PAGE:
Third Sunday of Advent – December 17, 2023

Posted on December 18, 2023, Pastor: Pastor Lara Forbes

Sermons are preached within the context of a particular worship service, and are most meaningful when experienced in that way. We encourage you to view or listen to the entire worship service. 

December 17, 2023

Third Sunday of Advent

Ezra 1:1-4; 3:1-4, 10-13
Luke 2:25-32

Worship Service Video Sermon Video Sermon  Audio

Sermon Text:

Grace to you and peace from God, our Creator, and from our Savior, Jesus Christ. Amen.

[1]On the cover of your bulletin is a photo of the Cathedral Church of Saint Michael, commonly known as Coventry Cathedral. It’s in its third iteration as a church building. The first was St. Mary’s, which was founded in the 12th century and destroyed in the early 16th century.

The second was St. Michael’s, which was constructed in the Gothic style of architecture beginning in the 14th century. It stood until it was nearly destroyed in the Coventry Blitz during World War II.

The current cathedral has a completely different architectural style. It was built next to the ruins of the old one, and the ruins were intentionally left in place. On the exterior, the two buildings are connected by a breezeway.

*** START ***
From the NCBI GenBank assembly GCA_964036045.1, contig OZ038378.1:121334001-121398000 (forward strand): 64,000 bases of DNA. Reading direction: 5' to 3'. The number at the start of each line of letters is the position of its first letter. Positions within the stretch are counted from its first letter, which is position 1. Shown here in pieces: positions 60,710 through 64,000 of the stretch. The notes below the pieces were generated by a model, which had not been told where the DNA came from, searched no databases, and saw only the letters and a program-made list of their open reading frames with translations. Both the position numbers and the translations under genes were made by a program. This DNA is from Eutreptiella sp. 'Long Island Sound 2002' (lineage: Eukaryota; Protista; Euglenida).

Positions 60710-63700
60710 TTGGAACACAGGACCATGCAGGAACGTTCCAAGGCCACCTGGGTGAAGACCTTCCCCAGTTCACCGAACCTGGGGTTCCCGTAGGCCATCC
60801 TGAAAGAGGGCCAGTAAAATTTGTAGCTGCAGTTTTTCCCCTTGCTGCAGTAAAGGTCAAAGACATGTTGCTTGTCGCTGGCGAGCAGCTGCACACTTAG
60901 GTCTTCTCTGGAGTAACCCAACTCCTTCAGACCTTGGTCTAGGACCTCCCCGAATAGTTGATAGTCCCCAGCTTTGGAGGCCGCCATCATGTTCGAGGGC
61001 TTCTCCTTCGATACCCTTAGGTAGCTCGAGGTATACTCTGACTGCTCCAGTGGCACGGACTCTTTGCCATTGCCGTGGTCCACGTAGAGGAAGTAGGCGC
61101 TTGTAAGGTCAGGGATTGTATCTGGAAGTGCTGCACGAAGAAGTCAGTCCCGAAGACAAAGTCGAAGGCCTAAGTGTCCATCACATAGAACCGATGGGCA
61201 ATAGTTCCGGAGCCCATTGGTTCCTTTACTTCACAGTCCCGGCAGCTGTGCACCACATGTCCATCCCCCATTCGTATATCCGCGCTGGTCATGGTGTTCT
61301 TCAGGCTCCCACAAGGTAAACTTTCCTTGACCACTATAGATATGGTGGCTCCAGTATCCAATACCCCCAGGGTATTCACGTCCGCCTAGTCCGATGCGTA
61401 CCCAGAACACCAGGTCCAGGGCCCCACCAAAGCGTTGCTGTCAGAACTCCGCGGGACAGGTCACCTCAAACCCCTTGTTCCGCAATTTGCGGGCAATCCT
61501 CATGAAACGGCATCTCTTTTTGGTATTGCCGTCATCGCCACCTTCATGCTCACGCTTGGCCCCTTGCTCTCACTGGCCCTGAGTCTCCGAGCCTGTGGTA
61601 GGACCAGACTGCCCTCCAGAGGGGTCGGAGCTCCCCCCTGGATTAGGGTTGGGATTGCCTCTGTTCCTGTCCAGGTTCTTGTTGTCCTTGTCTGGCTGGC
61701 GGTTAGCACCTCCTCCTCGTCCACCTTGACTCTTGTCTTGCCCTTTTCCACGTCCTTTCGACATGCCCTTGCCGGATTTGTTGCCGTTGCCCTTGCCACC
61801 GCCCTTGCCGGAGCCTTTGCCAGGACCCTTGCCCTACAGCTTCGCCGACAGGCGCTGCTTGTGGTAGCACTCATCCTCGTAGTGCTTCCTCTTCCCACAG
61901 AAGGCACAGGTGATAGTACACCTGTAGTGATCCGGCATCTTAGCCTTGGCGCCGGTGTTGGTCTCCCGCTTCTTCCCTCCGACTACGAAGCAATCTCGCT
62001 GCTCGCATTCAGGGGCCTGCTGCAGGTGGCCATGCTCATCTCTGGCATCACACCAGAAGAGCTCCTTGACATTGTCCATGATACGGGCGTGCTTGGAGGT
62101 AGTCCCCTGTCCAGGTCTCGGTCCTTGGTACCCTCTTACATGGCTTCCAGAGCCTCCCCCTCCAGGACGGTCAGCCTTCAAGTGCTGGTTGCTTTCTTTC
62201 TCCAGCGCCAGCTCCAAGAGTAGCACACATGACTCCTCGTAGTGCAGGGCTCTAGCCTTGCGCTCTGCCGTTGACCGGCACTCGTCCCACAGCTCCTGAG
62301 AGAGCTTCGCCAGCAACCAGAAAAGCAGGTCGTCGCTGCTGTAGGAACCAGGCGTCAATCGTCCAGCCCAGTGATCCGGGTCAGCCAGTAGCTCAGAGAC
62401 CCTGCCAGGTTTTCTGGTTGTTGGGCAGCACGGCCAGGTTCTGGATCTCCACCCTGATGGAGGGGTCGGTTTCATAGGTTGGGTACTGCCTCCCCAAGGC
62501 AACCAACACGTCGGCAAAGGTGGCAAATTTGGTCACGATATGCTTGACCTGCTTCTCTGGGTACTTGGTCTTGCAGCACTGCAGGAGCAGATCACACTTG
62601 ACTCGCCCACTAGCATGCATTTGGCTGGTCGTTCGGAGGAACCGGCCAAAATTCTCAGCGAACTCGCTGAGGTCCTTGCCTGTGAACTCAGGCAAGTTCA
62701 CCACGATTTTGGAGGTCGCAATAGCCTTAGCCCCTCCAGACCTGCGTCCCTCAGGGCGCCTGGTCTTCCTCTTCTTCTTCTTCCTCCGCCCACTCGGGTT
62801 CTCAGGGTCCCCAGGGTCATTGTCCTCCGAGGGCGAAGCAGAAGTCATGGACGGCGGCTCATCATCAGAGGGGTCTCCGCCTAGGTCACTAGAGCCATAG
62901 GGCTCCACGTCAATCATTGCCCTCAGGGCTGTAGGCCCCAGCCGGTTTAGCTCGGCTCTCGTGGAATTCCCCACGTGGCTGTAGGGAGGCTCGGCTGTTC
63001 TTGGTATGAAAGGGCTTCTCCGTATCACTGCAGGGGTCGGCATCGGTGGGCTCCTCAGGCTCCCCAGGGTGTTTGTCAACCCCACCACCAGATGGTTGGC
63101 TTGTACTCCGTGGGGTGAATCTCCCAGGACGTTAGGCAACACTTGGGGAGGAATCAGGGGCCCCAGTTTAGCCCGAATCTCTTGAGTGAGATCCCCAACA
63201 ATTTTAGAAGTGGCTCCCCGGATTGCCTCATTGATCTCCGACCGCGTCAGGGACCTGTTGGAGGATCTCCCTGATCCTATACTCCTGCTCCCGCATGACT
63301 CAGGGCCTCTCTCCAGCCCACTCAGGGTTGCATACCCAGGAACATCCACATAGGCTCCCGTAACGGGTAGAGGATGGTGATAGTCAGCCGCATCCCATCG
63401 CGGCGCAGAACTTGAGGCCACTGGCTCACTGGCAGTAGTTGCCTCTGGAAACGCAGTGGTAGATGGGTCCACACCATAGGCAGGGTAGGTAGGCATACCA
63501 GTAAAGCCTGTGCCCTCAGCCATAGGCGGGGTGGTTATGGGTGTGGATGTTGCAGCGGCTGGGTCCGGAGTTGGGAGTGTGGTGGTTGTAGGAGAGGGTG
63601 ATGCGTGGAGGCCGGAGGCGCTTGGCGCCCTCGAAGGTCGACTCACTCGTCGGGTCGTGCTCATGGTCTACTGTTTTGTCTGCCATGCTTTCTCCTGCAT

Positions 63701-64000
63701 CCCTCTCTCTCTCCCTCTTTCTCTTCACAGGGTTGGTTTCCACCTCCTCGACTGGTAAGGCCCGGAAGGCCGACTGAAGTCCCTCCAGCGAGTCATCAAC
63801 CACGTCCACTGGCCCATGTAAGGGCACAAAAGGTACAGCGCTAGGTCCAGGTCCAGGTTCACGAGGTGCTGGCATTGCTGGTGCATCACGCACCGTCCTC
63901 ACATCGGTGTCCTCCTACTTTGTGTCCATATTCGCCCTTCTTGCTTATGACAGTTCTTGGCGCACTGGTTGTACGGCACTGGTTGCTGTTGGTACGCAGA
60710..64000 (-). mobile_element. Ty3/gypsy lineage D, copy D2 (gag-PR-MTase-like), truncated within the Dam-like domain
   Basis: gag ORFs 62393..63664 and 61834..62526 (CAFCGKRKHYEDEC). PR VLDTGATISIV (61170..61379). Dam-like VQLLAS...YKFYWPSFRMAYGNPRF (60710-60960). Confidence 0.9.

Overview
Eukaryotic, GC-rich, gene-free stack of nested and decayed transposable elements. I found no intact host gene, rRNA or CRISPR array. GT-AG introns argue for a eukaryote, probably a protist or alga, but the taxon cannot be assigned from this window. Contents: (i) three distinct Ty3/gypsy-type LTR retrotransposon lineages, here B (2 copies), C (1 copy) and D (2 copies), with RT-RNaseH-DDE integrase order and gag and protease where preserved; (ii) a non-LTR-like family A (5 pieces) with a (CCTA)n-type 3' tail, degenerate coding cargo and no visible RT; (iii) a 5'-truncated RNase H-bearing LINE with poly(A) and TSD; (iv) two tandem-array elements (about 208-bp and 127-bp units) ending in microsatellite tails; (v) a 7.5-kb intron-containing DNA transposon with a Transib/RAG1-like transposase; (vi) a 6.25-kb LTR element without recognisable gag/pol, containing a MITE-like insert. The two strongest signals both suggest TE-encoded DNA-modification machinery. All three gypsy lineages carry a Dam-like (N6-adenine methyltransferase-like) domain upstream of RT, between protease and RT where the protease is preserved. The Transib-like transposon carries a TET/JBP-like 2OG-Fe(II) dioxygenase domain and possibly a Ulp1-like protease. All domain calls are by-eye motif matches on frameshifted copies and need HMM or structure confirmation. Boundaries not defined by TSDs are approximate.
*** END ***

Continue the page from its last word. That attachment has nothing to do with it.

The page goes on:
Inside the current building, not pictured in the bulletin, the Great West Window looks out onto – and into – the ruins of the old building. Together, they symbolize not only the destruction that happens during wartime, but also peace and reconciliation.

When I first read today’s reading from Ezra, this is the image that came to mind for me. Rebuilding among the ruins of what was before, because that’s what the Judeans did when the exile ended. Ezra tells us that the first thing they did was rebuild the altar – not the Temple itself, but the altar.

They reestablished worship of the God of Israel in the midst of the rubble before they did anything else.

Over the last several weeks, we’ve been hearing some of the significant events in biblical Israel’s history. Last week’s reading from Isaiah offered words of comfort and hope to the people that had been forced into exile. And now, today’s reading tells us that the exile is over.

There are about 500 years between the return from exile and Jesus’ birth, and this is one of the few stories that fills that gap.

King Cyrus was a real person. And when his Persian Empire conquered the Babylonians, he returned all captured peoples to their lands as a way of instilling loyalty and allowing religious autonomy. So, the Judeans weren’t special in that regard. But from the Jewish perspective, Cyrus’ act of returning them from exile is interpreted as God working through him.

One of the other things we learn from Ezra’s telling of this story is that not everyone in Judah had been forced to leave. It was only the wealthy and powerful people who’d had to go. Everyone who was poor and without social status stayed behind and lived in what was left.